Swedish kit vendor Ericsson delivered Q1 2020 numbers broadly in line with expectations and was cautiously positive about how the telecoms industry is handling the coronavirus crisis.

Revenues of SEK 49.8 billion (~$5 billion) represented a 2% decline when adjusted for adjustments, but that seems fine with investors, who had boosted Ericsson shares by 5% at time of writing. Regarding the pandemic, the official line is that it has had ‘limited’ impact on business, but has definitely created greater uncertainty for Q2. Despite that Ericsson is sticking with its previous outlook.

“Ericsson delivered a solid result during the first quarter, with limited impact from the Covid-19 pandemic,” said Ericsson CEO Börje Ekholm. “We expect our industry to show resilience throughout the pandemic and we are well positioned with a competitive 5G product offering and cost structure. There is near-term uncertainty around sales volumes due to Covid-19 and the macroeconomic situation, but with current visibility we have no reason to change our financial targets for 2020 and 2022.

“For 2020 we estimate the RAN market to grow by 4%, however for Q2 we expect somewhat lower than normal sequential sales growth as there are uncertainties impacting short-term growth negatively. Covid-19 and actions taken by governments to slow down the spread are making our service delivery and supply harder due to lockdowns and travel restrictions in many countries. In addition, while we have seen no material effects so far on our demand situation, it is prudent to believe that the slowdown in the general economy may lead some operators to delay investment programs.

“We are determined to come out of the Covid-19 situation in a stronger competitive position and our investments in R&D is a strategic cornerstone which we will not sacrifice. We also continue investments in digital transformation which is expected to generate competitive advantages.

“The current global uncertainty requires a humble attitude towards predicting the near-term future. We remain positive on the longer-term outlook, but the second quarter is likely to be a tad softer than normal due to timing of strategic contracts and uncertainty induced by Covid-19.”

We spoke to Ericsson Head of Networks Fredrik Jejdling and he largely echoed Ekholm’s sentiments. He flagged up the China Mobile wins and the completion of the TMUS/Sprint merger as specific positives, but cautioned that delayed spectrum auctions could have a negative effect in the industry. Jejdling was keen to stress the strategic aim of emerging in a stronger competitive position and the consequent need for Ericsson not to over-react to the crisis.

In that respect Ericsson seems to be adopting a similar strategy to Sweden in general, which has been relatively laissez faire when it comes to shutting itself down. Now that the dust has settled on the first phase of the pandemic, and catastrophe seems to have been averted, it’s sensible for companies and governments alike to start thinking about cautiously opening up once more.

Here are some slides from the earnings presentation.

Huawei insists everything’s fine after revenue growth slows dramatically

Chinese telecoms vendor Huawei just about managed to grow its revenues in Q1 2020 in the face of mounting challenges.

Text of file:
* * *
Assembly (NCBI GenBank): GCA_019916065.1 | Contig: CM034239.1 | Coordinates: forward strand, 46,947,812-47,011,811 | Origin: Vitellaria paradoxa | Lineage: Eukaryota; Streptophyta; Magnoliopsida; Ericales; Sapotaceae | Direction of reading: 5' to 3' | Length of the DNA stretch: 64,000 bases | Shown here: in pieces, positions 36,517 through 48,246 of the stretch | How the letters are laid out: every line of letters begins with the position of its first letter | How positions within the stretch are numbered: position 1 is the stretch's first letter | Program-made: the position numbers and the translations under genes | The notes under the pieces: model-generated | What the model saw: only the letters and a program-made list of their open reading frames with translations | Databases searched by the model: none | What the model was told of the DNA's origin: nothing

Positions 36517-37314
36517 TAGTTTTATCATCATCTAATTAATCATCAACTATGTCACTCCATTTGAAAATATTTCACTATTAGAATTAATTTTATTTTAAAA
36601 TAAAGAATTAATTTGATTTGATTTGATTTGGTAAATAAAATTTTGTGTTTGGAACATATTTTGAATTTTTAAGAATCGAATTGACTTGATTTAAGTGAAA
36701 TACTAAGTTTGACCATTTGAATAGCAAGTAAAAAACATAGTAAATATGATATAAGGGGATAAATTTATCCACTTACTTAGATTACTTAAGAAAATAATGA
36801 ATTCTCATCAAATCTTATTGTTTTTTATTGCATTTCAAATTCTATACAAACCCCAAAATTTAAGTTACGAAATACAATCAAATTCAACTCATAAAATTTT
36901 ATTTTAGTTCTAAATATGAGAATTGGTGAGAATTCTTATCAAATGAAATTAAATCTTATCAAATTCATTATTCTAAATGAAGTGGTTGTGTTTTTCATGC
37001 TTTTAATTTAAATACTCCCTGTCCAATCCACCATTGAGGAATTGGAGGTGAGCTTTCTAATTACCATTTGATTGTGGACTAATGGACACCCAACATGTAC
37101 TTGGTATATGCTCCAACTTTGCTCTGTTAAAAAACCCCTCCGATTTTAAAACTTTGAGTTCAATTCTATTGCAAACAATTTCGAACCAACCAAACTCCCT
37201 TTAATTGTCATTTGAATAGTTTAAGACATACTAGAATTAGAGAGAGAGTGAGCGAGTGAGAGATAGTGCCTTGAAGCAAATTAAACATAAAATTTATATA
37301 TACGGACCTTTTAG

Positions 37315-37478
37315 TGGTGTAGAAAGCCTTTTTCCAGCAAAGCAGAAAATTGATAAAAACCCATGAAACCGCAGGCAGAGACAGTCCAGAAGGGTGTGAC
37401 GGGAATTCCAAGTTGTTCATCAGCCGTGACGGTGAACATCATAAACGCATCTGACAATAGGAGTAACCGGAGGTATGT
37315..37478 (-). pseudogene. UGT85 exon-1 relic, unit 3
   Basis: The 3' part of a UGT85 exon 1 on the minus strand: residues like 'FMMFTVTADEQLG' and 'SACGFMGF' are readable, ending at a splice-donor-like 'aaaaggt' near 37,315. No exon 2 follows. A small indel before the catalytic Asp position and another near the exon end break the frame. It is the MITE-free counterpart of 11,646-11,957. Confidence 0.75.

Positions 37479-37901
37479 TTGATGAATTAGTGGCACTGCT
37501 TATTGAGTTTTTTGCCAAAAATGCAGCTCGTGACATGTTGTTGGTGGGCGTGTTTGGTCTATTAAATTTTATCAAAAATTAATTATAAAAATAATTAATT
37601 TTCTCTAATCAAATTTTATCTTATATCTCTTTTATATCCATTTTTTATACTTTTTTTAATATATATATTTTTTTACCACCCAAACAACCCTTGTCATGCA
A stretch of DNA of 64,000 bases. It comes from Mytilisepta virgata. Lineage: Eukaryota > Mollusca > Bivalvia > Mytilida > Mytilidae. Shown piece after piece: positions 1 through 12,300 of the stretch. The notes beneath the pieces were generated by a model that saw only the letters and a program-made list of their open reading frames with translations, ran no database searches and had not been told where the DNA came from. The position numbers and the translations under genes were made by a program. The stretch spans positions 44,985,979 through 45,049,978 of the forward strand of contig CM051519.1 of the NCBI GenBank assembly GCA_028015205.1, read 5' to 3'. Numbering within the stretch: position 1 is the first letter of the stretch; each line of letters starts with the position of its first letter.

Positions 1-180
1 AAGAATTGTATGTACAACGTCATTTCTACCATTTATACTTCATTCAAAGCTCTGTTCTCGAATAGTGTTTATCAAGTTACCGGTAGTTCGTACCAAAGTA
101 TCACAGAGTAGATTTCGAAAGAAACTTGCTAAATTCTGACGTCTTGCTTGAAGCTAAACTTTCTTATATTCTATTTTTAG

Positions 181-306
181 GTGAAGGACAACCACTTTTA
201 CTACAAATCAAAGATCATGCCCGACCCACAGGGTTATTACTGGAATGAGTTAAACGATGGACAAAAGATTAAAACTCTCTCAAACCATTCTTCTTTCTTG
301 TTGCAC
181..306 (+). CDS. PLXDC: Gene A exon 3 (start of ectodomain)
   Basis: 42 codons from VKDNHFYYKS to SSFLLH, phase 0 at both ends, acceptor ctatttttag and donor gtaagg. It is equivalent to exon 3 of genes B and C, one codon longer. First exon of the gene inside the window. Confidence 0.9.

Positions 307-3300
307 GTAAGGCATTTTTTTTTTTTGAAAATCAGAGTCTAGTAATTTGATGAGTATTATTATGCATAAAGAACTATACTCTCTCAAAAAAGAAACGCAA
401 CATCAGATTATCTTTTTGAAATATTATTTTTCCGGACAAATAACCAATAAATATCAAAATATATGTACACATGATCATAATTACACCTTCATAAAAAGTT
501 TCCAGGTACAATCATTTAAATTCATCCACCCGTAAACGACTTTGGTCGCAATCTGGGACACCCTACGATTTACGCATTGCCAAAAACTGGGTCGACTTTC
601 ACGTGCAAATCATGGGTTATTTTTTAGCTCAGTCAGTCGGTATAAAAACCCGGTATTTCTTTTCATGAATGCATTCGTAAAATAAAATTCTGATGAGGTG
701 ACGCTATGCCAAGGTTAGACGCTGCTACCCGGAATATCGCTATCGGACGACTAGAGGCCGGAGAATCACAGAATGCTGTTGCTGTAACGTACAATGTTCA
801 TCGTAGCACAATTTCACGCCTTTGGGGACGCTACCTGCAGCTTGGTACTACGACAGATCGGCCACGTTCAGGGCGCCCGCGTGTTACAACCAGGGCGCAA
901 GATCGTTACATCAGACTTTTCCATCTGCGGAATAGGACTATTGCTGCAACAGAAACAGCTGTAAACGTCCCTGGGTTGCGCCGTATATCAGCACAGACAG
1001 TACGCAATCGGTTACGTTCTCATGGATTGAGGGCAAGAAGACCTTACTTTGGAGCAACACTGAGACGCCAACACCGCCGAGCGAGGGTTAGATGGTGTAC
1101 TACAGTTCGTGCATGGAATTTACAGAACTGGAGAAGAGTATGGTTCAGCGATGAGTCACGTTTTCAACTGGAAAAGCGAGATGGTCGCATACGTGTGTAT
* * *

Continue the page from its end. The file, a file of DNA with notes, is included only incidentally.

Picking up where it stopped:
Huawei’s quarterly announcements tend to be pretty minimal, since it’s not a public company and thus doesn’t have to publish any of its numbers if it doesn’t feel like it. All we got this time was CNY182.2 billion ~$27 billion) in revenue, which was an increase of 1.4% year-on-year, and a net profit margin of 7.3%. “Huawei’s business is continuing as usual and its overall business results in Q1 2020 are in line with expectations,” said the announcement.

Assuming these numbers are legit, independently audited, etc, it seems like a decent effort to keep growing after a quarter in which the coronavirus pandemic affected China first and most severely. On the other hand, Huawei managed to grow its revenues by 19% last year, so this represents a dramatic slowdown and points towards negative growth next quarter.

Because Huawei didn’t fancy even breaking down the numbers by business group, we don’t know which of business or consumer spend was more responsible for the slowdown at Huawei. The chances are the split was fairly even since the whole world has slowed down too. One silver lining for Huawei is that the US is too distracted by the crisis to impose more punishments on it. But considering the daily deterioration of relations between the US and China, it’s surely just a matter of time before they resume.

Huawei spent the rest of its announcement banging on about what a great job it’s doing with helping the world deal with the crisis. Since the outbreak, Huawei and its partners have rapidly launched many 5G- and AI-powered medical applications,” said the press release. “We are using our expertise in communications technologies to help fight the pandemic and save more lives… In addition, Huawei has been doing its best to get masks, test kits, and other protective supplies to the countries and organizations that need them.”

The earnings announcement signed off on a philosophical note. “A seed that survives the storm will sprout and then blossom,” it mused. “Even though it is impossible to know when the tides of this pandemic will turn, we at Huawei believe that this challenge will be overcome by standing together.” Fine sentiments but global geopolitical trends would suggest it’s a forlorn hope.